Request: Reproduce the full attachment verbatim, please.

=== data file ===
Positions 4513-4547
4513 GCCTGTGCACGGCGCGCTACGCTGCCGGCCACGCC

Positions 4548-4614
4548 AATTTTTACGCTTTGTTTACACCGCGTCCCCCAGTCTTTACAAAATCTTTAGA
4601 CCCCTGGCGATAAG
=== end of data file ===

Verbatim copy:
Positions 4513-4547
4513 GCCTGTGCACGGCGCGCTACGCTGCCGGCCACGCC

Positions 4548-4614
4548 AATTTTTACGCTTTGTTTACACCGCGTCCCCCAGTCTTTACAAAATCTTTAGA
4601 CCCCTGGCGATAAG